Customization requires adapting to each client, not anticipating his or her needs. Business expert Adèle McLay says, “Ask your customers, and they will give you the answers. Respond to those answers by making changes within your business, and you’ll have happy customers who…may even refer you [to others]. Often, it’s the small, simple, and inexpensive changes that make the difference. Do 10 things 10 percent better rather than one thing 100 percent better.”
As a small business owner, put yourself in the client’s shoes to understand what’s important to him or her. In our case, schedules, typical file types, and turnaround time requirements are paramount when it comes to general transcription services.
Almost all of our clients require something different for their individual accounts, and we keep detailed notes to ensure we always do what they need. This approach helps us avoid mistakes and saves time setting up each client job.
As we get to know clients and their preferences, we create their very own “style guides”—our road maps for their accounts moving forward. We share their style guides with our transcriptionists and make sure everyone understands their needs and requirements.
We have a medical radiology transcription client who needs her files done the same day she dictates, and the day she dictates varies week to week. By making sure we have someone ready for when she does dictate, her needs are met.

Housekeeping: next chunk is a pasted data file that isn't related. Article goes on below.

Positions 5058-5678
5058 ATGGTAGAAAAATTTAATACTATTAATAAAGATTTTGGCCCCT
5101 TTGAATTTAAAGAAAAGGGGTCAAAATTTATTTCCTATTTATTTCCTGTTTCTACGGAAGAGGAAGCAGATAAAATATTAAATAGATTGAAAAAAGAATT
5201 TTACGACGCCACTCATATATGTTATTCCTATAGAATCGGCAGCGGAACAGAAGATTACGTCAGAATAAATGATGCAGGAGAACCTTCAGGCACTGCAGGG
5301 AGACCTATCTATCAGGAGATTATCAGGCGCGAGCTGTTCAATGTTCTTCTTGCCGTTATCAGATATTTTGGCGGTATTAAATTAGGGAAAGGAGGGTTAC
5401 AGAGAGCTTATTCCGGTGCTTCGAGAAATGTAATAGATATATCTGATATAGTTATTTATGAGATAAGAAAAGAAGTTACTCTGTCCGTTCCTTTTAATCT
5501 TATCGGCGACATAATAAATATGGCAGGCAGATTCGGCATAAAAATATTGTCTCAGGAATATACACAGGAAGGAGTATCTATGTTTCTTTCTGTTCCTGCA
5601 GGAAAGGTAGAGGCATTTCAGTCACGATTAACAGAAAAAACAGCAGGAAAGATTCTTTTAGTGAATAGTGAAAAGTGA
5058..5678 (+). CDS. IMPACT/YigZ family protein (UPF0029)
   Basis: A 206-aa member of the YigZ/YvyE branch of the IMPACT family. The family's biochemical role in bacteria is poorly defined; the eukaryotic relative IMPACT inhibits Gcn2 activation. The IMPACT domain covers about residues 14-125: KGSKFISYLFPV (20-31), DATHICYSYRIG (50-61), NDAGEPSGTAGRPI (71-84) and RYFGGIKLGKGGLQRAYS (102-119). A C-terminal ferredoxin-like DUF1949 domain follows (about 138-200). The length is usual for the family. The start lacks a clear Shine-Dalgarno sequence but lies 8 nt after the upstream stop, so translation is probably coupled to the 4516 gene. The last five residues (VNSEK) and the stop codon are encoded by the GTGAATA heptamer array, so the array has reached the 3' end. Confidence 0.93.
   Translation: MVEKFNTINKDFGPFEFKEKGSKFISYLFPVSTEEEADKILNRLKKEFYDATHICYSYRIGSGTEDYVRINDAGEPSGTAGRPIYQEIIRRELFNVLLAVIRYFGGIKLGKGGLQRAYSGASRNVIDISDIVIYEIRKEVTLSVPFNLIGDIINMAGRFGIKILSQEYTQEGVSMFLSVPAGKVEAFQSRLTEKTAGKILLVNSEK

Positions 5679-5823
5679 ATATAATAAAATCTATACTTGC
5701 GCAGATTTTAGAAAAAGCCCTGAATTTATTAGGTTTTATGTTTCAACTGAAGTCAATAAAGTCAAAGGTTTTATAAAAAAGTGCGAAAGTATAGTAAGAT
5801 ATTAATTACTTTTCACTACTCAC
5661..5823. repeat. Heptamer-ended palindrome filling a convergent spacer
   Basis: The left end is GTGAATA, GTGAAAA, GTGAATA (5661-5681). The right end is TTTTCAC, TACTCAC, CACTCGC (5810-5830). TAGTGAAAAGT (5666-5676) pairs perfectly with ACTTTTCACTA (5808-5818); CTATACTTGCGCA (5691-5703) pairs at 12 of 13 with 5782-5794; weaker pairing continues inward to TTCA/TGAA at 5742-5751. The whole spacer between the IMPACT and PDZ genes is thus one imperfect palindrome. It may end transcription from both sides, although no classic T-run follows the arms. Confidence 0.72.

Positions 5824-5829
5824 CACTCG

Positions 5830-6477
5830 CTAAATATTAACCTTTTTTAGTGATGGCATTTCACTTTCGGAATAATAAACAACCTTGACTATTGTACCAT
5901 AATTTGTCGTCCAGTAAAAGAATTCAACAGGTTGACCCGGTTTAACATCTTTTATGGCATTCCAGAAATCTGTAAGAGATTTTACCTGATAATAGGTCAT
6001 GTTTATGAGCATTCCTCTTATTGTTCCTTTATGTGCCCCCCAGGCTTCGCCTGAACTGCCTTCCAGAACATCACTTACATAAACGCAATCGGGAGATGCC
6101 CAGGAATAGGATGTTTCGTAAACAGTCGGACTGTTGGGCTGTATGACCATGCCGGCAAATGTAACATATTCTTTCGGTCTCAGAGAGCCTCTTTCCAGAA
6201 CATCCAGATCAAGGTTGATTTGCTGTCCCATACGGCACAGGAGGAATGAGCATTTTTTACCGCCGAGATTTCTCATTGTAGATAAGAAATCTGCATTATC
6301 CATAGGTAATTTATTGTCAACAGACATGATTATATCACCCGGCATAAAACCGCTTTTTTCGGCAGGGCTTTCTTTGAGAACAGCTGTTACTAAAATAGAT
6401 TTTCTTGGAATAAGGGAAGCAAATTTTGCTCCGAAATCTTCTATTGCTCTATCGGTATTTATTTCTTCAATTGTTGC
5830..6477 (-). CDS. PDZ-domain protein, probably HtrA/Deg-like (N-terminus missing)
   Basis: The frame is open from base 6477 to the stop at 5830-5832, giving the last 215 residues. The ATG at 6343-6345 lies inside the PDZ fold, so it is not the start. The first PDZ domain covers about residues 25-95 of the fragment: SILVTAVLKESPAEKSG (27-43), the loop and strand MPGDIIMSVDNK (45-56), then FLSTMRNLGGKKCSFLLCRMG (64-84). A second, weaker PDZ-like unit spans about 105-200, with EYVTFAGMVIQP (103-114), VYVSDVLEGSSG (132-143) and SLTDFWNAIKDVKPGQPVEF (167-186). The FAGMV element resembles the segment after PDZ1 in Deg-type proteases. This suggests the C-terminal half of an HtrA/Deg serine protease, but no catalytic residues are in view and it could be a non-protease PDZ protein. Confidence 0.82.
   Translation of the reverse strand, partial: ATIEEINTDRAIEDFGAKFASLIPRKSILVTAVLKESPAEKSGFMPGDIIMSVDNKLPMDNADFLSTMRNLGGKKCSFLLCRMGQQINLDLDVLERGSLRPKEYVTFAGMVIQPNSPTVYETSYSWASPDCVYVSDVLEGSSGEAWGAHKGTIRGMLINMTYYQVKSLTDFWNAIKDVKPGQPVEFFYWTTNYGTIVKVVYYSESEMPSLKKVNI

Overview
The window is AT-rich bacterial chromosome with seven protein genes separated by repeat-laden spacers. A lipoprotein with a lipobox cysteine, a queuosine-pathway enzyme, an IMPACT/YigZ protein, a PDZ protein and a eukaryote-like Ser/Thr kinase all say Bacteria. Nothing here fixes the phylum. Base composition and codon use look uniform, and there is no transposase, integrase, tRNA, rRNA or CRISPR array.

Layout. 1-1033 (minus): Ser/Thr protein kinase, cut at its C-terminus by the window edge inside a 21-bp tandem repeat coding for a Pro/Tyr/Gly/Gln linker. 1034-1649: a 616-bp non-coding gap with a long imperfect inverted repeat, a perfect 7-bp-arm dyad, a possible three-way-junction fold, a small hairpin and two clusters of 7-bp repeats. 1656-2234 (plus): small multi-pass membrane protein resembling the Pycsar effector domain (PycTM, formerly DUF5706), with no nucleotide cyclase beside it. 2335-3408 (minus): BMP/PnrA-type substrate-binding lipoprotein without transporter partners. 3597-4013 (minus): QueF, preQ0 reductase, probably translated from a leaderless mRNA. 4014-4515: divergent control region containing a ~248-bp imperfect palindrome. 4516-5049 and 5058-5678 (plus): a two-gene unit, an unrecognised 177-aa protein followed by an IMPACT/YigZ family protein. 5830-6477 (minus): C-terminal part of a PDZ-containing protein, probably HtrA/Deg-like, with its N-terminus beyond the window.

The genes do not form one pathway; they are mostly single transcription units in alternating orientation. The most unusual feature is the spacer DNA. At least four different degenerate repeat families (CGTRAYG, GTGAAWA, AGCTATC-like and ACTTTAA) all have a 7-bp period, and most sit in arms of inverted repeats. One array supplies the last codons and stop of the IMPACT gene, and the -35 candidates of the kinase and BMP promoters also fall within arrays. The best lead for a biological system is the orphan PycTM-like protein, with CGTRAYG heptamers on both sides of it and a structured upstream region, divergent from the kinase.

Other areas of consideration are the greatest problems clients face or the ultimate goals they wish to achieve. Reading industry literature and the latest news can enlighten a service provider on the salient issues facing a client, and it might suggest ways you can optimize a service for that client.
Soft Solutions, Not Solicitation
The last thing a small business and partnering vendor should do is tell a client how to run his or her business; clients don’t want to hear that. Nevertheless, listening to a client does not mean agreeing to something that you know could create a problem down the road. Tough questions should be broached, particularly because a customer hates to find out he or she may have the wrong need or problem identified.
Is the customer using the words “helpful” or “useful”? Dig a little deeper with your questioning to home in on what the customer really wants from your service. Use “what” in follow-up questions—this forces the client to specifically pinpoint what he or she means. Using “why” can give the impression that you’re second-guessing the client’s rationale rather than clarifying his or her needs.
In the long run, personalization will save a small business owner (and his or her clients) resources and time, not to mention his or her reputation. Be thorough; a full solution is not based solely on a customer’s first impression of a need or want. That need or want may be part of a larger problem.
The reason for being so responsive comes down to differentiation. The advantage of small businesses is that they can be nimble, which separates them from the competition. It all goes back to customer service: If people want it at midnight, provide it at midnight.
By becoming a master of personalization, the vendor won’t add stress to a small business owner’s already stressful job. Quite the opposite: The third-party vendor will become a valuable resource and an indispensable partner.